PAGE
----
Madden 13′s Kinect Voice Integration – Gimmick or Evolution?


Hearing EA officials call the forthcoming game in the Madden series “the next big innovation” year in and year out is nearly cringe worthy – but it appears that for once, the enhancements promised at this year’s E3 might prove a true evolution in what has been a relatively static past few years for the series. In fact not since the implementation of the hit stick way back in Madden 2005 has there been one single feature that has redefined the series – this year there may potentially be two.

I have my reservations about the new Infinity Engine physics system being something more than hardly noticeable, but nonetheless, it should serve as a decent, if not overwhelming, upgrade to the flawed system currently in place. More interesting is the  Kinect voice functionality. Featured for the first time in a Madden game, it appears that the Kinect will be deeply woven into the core functionality of play-calling, as opposed to the trivial layer that Kinect voice integration exists on in most games.

Let’s forget that it was legendary Hall of Fame quarterback Joe Montana calling the shots via a dinky looking headset. He clearly felt awkward on stage, and was likely unhappy to be there.  Nonetheless, he got the point of what EA is hoping to accomplish across – that Madden 13, at least on a more than superficial level, can be played via voice commands. From what it seemed during the presentation, it appears that players will be able to choose  from one of a few commands, similar to how the audible system in previous Madden’s worked. In addition, you will be able to control when you want to hike the ball and if you want to run the hurry up – all through voice commands.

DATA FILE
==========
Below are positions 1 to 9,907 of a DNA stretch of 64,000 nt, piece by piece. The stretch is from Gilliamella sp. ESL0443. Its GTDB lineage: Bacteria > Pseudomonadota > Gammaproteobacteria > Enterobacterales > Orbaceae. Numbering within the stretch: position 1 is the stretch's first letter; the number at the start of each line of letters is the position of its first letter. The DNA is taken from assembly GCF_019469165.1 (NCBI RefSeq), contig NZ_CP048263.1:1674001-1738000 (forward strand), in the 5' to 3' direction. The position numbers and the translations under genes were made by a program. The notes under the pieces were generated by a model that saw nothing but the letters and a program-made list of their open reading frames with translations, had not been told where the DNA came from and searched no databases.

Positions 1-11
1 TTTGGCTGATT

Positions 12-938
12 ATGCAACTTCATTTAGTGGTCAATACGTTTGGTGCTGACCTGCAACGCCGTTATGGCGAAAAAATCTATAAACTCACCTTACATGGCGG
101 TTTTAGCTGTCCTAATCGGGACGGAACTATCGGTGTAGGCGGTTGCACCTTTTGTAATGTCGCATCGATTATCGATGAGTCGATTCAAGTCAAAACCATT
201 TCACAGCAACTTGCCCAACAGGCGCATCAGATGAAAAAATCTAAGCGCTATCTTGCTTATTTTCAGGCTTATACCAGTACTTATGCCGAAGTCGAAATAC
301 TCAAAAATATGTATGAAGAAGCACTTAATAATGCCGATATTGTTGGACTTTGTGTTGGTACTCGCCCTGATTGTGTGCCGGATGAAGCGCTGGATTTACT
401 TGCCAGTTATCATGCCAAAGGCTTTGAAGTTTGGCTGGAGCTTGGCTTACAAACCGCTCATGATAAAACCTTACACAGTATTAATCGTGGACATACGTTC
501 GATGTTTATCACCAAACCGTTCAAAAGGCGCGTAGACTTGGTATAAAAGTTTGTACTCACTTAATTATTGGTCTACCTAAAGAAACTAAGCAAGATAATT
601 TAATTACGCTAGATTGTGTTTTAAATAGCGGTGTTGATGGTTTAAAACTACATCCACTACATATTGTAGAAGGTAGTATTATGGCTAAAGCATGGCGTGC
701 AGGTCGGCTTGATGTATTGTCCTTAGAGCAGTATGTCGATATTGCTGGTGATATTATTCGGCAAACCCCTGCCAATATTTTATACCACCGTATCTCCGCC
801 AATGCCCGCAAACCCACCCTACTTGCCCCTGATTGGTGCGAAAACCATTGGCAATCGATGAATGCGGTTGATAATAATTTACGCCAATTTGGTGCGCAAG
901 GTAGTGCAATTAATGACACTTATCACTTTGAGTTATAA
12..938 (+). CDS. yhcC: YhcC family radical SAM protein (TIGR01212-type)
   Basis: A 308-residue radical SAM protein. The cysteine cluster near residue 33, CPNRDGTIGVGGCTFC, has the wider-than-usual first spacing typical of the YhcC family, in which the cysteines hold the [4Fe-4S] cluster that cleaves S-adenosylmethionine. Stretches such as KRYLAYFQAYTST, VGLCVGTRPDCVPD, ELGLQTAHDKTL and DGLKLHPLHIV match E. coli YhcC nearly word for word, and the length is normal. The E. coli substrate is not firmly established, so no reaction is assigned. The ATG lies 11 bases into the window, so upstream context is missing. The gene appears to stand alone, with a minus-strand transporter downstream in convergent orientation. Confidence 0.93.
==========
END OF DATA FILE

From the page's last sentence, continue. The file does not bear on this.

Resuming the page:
But the most striking, and likely the most beneficial, aspect of the new voice command system is that players will now have the ability to throw passes to receivers just by saying their names. However, there are some potential problems with this. If the Kinect fails to recognize the name of the desired target, the quarterback is going to be vulnerable to a sack. Even worse, if there is even the tiniest bit of lag between recognition and command, the small window when the receiver is open would likely close, resulting in an incomplete pass, or worse yet, an interception. Finally, Madden allows players to control the speed of a pass through how hard they press the button. How will the Kinect handle that?

Still, passing in Madden can be disjointing to newcomers – how many times have you pressed the wrong button – and if implemented correctly, the newly announced voice integration would go a long way towards eradicating that problem and a few more. On the surface it seems a bit shallow – hell, it might end up being like playing Mike Tyson’s Punch Out with a Power Glove – clumsy and ineffective. But the more optimistic side of me says that voice commands might very well change the way Madden is played – just probably not this year.

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